How Do Water Softeners Work?

You might think hard water is a weird phenomenon, but it’s one of the most common problems found in most households. Hard water is basically just water containing high concentrations of certain minerals like magnesium, calcium and other elements. Your local water supply usually obtains these minerals in pipes, soil, rocks, etc.

However, you don’t have to worry. Having these minerals in your water supply does not make it unhealthy and toxic to drink. They also would not affect the water’s quality in any way. No, their point of destruction zeroes in on your household.

Due to these concentrated minerals, hard water causes white, milky spots to appear on your surfaces. You’ll also most likely see these spots on some silverware and kitchenware.

Not to mention, these spots are also annoying and difficult to clean and remove. It turns out that hard water also reduces the cleaning abilities of most cleaning agents. Hence, you’ll also notice that your laundry agent doesn’t clean as much as it used to or the fact that your shampoo lathers poorly.

Moreover, hard water inflicts massive damage on plumbing systems. As hard water passes through these channels, it also leaves behind these milky crusty deposits. Overtime, these deposits build up to the point of restricting the water flow and clogging the whole system.

These mineral deposits also affect your home’s appliances. As a matter of fact, these build-ups are the number one causes of the short lifespan of some appliances.

With these, hard water has a potential of becoming a dangerous and serious problem if left unattended. Luckily, there are ways to combat and stave off the effects of hard water. One of these is by installing a water softener into your home.

Water Softeners

Water softeners are basically your line of last defense against hard water.

To determine if your water supply is hard, you’ll need to get your water tested, either by yourself or by a laboratory. Your water is moderately hard if it has a 3.5-7 GPG and is very hard when it has a 7-10.5 GPG.

There are numerous types, sizes and styles available in the market; however, they contain the same parts and work in the same way.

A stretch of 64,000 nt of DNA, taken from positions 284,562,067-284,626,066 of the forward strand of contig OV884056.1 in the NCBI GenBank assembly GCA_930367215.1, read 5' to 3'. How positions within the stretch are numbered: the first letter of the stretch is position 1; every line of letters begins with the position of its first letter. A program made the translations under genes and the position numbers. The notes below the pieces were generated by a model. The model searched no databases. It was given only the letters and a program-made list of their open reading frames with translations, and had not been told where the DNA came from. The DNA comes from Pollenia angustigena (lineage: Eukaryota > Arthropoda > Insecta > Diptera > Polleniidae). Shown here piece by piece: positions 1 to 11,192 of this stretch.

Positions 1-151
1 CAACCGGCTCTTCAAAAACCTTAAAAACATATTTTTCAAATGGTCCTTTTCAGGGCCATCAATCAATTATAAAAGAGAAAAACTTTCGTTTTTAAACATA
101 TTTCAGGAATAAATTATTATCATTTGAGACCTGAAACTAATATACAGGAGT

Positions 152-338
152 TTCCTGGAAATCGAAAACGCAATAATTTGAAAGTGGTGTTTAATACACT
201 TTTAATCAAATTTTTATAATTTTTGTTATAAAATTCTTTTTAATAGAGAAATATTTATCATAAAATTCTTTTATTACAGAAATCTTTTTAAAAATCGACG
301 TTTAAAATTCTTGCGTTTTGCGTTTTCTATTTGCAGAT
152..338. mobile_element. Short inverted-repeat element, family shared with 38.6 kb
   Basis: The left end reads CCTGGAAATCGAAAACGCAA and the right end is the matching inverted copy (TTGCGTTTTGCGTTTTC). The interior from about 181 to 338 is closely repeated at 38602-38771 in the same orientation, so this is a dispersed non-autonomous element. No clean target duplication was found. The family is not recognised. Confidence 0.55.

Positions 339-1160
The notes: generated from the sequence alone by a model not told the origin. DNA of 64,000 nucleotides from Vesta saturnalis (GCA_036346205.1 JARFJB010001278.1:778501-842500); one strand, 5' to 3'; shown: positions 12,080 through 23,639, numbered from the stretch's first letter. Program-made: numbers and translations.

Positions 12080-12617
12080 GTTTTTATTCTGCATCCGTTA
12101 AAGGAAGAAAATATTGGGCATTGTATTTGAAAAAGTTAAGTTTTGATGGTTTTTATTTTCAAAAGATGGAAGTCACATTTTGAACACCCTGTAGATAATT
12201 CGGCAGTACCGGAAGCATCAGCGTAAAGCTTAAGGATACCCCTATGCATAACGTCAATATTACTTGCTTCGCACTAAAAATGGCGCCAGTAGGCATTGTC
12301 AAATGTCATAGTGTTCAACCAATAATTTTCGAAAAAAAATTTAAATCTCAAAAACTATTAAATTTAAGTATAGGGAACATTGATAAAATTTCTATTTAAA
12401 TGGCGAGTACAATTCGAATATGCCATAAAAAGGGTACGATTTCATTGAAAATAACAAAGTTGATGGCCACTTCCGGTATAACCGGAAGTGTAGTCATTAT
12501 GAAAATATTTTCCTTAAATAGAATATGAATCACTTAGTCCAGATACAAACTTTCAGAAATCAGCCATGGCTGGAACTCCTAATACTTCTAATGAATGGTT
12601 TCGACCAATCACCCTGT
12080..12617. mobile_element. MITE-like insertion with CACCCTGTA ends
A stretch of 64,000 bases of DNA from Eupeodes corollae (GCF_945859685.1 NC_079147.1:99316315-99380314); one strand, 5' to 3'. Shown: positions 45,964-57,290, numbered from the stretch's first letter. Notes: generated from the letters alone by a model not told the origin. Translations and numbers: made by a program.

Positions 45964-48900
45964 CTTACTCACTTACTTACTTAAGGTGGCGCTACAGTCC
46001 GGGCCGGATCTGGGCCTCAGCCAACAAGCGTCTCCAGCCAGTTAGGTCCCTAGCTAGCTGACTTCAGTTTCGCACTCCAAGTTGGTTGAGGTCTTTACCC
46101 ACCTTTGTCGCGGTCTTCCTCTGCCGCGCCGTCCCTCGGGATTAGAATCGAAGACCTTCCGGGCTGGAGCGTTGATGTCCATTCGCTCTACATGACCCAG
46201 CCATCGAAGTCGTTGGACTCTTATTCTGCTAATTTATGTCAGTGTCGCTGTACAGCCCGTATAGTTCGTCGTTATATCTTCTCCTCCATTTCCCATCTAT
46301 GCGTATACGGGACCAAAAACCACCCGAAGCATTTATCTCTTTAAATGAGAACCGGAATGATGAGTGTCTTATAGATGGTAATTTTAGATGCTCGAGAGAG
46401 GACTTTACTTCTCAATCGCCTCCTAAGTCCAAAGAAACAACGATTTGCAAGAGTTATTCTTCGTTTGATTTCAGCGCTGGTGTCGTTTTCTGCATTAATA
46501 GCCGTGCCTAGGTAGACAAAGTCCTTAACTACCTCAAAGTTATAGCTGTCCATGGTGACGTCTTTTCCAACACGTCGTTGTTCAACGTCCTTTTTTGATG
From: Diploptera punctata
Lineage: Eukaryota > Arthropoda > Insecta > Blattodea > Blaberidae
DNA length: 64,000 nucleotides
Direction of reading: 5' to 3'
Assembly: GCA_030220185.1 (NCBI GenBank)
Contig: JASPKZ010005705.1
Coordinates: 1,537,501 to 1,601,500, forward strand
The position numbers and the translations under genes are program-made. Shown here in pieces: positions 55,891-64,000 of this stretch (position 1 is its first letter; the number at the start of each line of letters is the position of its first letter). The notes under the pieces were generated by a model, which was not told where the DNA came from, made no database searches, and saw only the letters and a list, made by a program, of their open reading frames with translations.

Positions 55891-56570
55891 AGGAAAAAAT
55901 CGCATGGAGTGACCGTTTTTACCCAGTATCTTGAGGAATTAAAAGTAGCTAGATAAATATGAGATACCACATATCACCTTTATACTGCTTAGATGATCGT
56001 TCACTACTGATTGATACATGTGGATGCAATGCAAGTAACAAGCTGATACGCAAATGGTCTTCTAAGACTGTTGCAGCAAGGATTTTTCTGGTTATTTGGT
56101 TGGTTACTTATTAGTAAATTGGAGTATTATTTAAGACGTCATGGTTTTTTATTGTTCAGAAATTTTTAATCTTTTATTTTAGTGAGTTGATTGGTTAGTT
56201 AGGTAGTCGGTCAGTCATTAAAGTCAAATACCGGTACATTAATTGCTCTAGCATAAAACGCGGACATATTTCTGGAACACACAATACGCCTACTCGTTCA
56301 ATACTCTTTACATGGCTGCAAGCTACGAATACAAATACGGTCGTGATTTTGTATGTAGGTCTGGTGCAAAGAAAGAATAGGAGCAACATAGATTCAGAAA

The best water softener is one that will meet and match most of your needs and expectations. Finding it will take a lot of trial and error as well as extensive research.

The Water Softening Process

Water softeners are often installed in locations where water enters your household. This could be in your garage, basement, closet, etc.

While they vary in several sizes and designs, water softeners usually consist of a mineral tank, a control valve and a brine tank. These three components comprise of a system that removes and reduces the level of mineral concentration in your water, monitors the water’s flow and regenerates and cleans out the whole device.

The mineral or softener tank is responsible for the softening process and thus, is attached to your water supply line. This tank is filled with resin beads that facilitates the ion exchange process.

As water passes through the tank, the resin beads bind with the positively-charged minerals. With this, they are effectively removed from the water and replaced with the sodium ions from the resin beads.

The now-softened water then exits via a discharge hose. Through the direction of the control valve, water is then distributed throughout the household.

While a water softener may add salt into your water, this amount does not affect the water’s quality nor does it affect your health negatively.

Overtime, these resin beads will reach their maximum capacity and thus, becomes ineffective in capturing these minerals. At this point, there is now a need to clean out and regenerate the mineral tank through a process called brining.

A water softener automatically initiates this process once the system reaches a pre-programmed limit. What this limit is depends on the water softener’s size and capacity.

During the brining process, the brine tank releases a concentrated brine solution which is usually made up of salt or potassium chloride. This solution is then released to the mineral tank to wash off the minerals stuck in the resin beads.

Once it’s done, the system flushes out these mineral deposits and excess water out of the water softener via a discharge hose. Newly-cleaned, the resin beads revert to their former state of efficacy.

At some time, the brine tank will also run out of salt. As such, the user needs to add more salt or potassium chloride pellets inside. The frequency of adding these pellets will depend on the household’s water demand.

Keep in mind, however, water softeners only aim to soften water. As such, it does not filter all the contaminants and debris. You’ll need to install another system that specifically deals with those issues.

Leave a Comment